So, why is it only “Almost on par” with the others?

Taste-wise, it is actually is on par with the top picks, but the physical size of the chicken itself is much smaller. The sandwich I got looked nothing like that Church’s photo above from their website. It’s more like the size of a McDonald’s chicken sandwich, so it’s missing that awesome “bigness” that the KFC, Zaxby’s, Burger King, and of course Popeye’s all have in common. No chicken was sticking out the sides of the bun, and it was about half as tall as that photo above makes it look. If you want to go against Popeye’s, you gotta go big (like most of the other entrants did), but sadly, they didn’t.

There could be legit reasons for this

I could have just gotten a smaller chicken patty by the luck of the draw (they can’t be all the same size, right?), and the person right after me or before could have gotten a big ol’ honkin’ piece of chicken, but I can only go by what I was served. A friend suggested perhaps they’ve cut back on their size because of the chicken shortage. Still, I don’t think they’d let the size and quality of a new product drop like that — I think they’d rather say “we’re sold out” than “we’re shrinking the size to keep from running out” But, again, I could have just gotten a rare smaller piece, but I’m concerned that’s not the case, and that it is just a smaller sandwich overall.

So, in the context of the larger war, where does Church’s rank?

I’ve always liked Church’s chicken, and if the chicken in their chicken sandwich were bigger, I would rank it right up there — probably at least tied with Burger King and KFC, and with such a great sauce it might have even over-taken them (Church’s sauce is better than both KFCs and BKs). However, based on the sandwich I received, I would have to rank it below Burger King and KFC (with Zaxby’s still way on top, along with Popeyes), but above McDonald’s, and so far above Wendy’s that I can’t even include them in this with a straight face. I just don’t know what happened to Wendy’s in this war. (They brought a knife to a gunfight).

So, in short, Church’s has a solid entry into the war. That being said, I wouldn’t make the long drive there again, passing by Burger King’s and KFCs and Zaxby’s along the way. Note: just a friendly reminder: Chick-fil-a is NOT in the Chicken Sandwich war (they did not create a new sandwich to go against Popeyes, who started the war). Yes, we all love them, but it’s “its own thing” with its own unique taste (and small size, and no sauce unless you add it yourself, and just one pickle, etc.,) but for many people, that combination is magic, and I get it. So, no need to defend them or mention how “Chick-fil-a is the best” down in the comments (or, more likely, over on my Facebook page). If you’re drawn to defending it anyway, read this first.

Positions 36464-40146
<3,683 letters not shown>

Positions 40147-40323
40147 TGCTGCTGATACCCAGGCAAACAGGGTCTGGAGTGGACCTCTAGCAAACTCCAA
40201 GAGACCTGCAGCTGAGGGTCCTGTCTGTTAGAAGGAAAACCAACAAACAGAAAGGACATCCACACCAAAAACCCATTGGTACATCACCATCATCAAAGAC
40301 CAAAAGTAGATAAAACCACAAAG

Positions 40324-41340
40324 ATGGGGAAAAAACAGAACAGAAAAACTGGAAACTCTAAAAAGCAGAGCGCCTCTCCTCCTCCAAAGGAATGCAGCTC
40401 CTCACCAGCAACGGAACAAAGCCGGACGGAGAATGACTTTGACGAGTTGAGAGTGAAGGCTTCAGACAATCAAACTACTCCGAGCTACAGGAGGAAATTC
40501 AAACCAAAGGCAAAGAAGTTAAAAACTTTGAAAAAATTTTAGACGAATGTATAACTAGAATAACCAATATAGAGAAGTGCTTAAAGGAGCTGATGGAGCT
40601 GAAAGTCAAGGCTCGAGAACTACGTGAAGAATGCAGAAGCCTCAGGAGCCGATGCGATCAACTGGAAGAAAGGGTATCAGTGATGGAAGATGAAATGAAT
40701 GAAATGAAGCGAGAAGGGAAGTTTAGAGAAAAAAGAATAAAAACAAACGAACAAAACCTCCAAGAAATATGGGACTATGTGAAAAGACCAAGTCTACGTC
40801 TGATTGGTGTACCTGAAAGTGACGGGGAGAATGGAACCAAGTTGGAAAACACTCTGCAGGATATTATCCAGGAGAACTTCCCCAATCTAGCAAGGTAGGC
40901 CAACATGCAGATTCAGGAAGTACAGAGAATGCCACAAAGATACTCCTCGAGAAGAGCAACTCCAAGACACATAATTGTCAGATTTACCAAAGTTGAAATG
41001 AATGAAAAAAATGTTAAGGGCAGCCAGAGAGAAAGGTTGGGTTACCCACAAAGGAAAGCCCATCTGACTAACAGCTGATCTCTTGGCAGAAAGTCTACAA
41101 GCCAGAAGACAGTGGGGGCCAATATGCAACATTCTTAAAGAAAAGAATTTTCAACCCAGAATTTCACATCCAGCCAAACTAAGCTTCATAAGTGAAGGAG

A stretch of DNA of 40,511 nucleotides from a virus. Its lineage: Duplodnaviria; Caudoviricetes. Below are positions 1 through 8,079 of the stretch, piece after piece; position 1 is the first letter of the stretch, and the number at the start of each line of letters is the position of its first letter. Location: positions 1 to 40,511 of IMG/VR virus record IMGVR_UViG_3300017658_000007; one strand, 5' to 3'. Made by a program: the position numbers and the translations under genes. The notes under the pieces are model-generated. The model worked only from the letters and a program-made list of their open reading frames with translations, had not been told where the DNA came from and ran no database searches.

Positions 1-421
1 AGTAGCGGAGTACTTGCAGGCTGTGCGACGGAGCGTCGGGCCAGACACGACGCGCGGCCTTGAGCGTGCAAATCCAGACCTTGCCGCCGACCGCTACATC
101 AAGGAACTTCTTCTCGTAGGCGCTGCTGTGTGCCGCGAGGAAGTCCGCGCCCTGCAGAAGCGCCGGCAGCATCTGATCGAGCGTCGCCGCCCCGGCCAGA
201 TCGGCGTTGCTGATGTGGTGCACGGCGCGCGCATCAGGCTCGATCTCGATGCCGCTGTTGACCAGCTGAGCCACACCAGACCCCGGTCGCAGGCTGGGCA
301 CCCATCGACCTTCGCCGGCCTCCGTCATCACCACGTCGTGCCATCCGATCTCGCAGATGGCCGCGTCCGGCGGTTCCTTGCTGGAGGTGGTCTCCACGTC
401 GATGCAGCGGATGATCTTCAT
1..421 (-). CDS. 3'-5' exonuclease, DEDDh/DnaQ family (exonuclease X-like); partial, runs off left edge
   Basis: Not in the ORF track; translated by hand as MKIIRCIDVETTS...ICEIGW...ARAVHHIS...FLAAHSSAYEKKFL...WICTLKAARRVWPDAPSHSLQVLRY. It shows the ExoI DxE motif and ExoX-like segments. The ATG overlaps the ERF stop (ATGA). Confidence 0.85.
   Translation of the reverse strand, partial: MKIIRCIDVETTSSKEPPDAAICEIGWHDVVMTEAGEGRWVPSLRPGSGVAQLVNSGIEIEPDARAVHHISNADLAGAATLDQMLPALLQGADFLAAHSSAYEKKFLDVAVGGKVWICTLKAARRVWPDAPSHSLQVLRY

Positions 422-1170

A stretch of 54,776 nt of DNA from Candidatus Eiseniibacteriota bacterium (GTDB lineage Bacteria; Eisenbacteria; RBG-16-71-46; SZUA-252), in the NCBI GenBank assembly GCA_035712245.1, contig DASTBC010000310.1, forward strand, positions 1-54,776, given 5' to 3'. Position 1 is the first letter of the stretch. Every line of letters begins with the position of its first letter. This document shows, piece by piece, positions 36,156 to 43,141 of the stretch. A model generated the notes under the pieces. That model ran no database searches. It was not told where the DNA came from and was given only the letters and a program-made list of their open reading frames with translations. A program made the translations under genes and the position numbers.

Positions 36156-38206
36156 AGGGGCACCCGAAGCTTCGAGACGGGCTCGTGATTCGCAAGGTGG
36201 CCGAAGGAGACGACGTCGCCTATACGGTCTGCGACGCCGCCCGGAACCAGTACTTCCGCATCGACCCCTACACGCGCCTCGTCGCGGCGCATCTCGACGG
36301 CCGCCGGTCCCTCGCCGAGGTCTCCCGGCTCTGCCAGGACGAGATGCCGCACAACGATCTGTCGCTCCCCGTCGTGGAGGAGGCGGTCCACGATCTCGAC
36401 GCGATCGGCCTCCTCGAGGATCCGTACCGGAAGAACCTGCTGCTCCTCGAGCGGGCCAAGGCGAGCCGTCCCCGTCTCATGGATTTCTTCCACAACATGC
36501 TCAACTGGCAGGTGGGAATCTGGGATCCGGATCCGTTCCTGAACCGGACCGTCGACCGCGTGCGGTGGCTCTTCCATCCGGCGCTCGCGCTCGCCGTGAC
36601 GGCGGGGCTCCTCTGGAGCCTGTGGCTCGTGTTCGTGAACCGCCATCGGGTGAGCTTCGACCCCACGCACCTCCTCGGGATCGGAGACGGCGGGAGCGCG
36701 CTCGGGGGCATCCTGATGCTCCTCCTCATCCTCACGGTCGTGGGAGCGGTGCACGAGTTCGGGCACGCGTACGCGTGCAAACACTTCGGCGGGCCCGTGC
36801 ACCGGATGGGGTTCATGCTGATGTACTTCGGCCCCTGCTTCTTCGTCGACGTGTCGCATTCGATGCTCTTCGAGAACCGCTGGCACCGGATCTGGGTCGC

Next week, Join Us At The Outdoor Photography Conference

Here’s the official trailer (I haven’t had a chance to share this yet — hope you dig it).

It kicks off next Monday with a pre-conference session, and then it runs all Tuesday and Wednesday in two separate training tracks. Remember — you get full access to all these sessions for an entire year after the conference, so even if you can’t make it next week, you can watch it any time in the next full year, which is awesome.

Info and Tickets here. :)

Have a super great weekend everybody, and if you’ve got a Church’s Chicken near you, give their new sandwich a try and let me know what you think (and if your patty was as small as mine). LOL!!

-Scott

Blind Photo Critiques with Scott Kelby & Erik Kuna | The Grid Ep. 471

What’s your favorite Wednesday in May? If you said “Blind Critique Wednesday,” then you’ve answered correctly! Check out the latest round of blind photo critiques from Scott Kelby and Erik Kuna on this week’s episode of The Grid.

New KelbyOne Course: Creative Portraits with Everyday Objects with Mary Bel

Learn how to incorporate your personality into your portraits and let it shine through the camera! Join Mary Bel as she walks you through how to take everyday materials and turn them into something different that can give your photography a beautiful elevated feeling. Making something from nothing is super fun and completely attainable, and by the end of the class, you’re sure to take away inspiration, ideas, and tips that you can apply to your own creative journey.